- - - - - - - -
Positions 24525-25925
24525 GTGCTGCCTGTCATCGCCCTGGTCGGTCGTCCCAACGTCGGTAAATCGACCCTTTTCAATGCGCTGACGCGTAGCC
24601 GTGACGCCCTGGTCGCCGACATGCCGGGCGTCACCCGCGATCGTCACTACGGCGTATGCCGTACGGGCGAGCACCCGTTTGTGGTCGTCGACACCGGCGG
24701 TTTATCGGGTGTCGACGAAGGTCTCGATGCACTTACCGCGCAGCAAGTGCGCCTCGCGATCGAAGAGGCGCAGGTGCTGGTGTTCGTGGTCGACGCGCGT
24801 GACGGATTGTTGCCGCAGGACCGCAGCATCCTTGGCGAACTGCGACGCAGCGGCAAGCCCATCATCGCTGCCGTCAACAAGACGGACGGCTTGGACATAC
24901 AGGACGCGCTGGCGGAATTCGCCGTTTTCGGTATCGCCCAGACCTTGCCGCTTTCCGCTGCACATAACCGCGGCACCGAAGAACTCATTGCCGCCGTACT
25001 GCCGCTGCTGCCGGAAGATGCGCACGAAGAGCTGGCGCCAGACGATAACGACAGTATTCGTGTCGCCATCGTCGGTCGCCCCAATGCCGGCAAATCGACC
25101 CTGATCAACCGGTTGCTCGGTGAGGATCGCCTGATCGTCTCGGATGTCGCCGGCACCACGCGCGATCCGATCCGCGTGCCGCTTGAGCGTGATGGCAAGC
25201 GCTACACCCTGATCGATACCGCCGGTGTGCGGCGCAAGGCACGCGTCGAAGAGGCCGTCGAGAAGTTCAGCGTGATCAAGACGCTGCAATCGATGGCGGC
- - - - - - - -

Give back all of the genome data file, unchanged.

Positions 24525-25925
24525 GTGCTGCCTGTCATCGCCCTGGTCGGTCGTCCCAACGTCGGTAAATCGACCCTTTTCAATGCGCTGACGCGTAGCC
24601 GTGACGCCCTGGTCGCCGACATGCCGGGCGTCACCCGCGATCGTCACTACGGCGTATGCCGTACGGGCGAGCACCCGTTTGTGGTCGTCGACACCGGCGG
24701 TTTATCGGGTGTCGACGAAGGTCTCGATGCACTTACCGCGCAGCAAGTGCGCCTCGCGATCGAAGAGGCGCAGGTGCTGGTGTTCGTGGTCGACGCGCGT
24801 GACGGATTGTTGCCGCAGGACCGCAGCATCCTTGGCGAACTGCGACGCAGCGGCAAGCCCATCATCGCTGCCGTCAACAAGACGGACGGCTTGGACATAC
24901 AGGACGCGCTGGCGGAATTCGCCGTTTTCGGTATCGCCCAGACCTTGCCGCTTTCCGCTGCACATAACCGCGGCACCGAAGAACTCATTGCCGCCGTACT
25001 GCCGCTGCTGCCGGAAGATGCGCACGAAGAGCTGGCGCCAGACGATAACGACAGTATTCGTGTCGCCATCGTCGGTCGCCCCAATGCCGGCAAATCGACC
25101 CTGATCAACCGGTTGCTCGGTGAGGATCGCCTGATCGTCTCGGATGTCGCCGGCACCACGCGCGATCCGATCCGCGTGCCGCTTGAGCGTGATGGCAAGC
25201 GCTACACCCTGATCGATACCGCCGGTGTGCGGCGCAAGGCACGCGTCGAAGAGGCCGTCGAGAAGTTCAGCGTGATCAAGACGCTGCAATCGATGGCGGC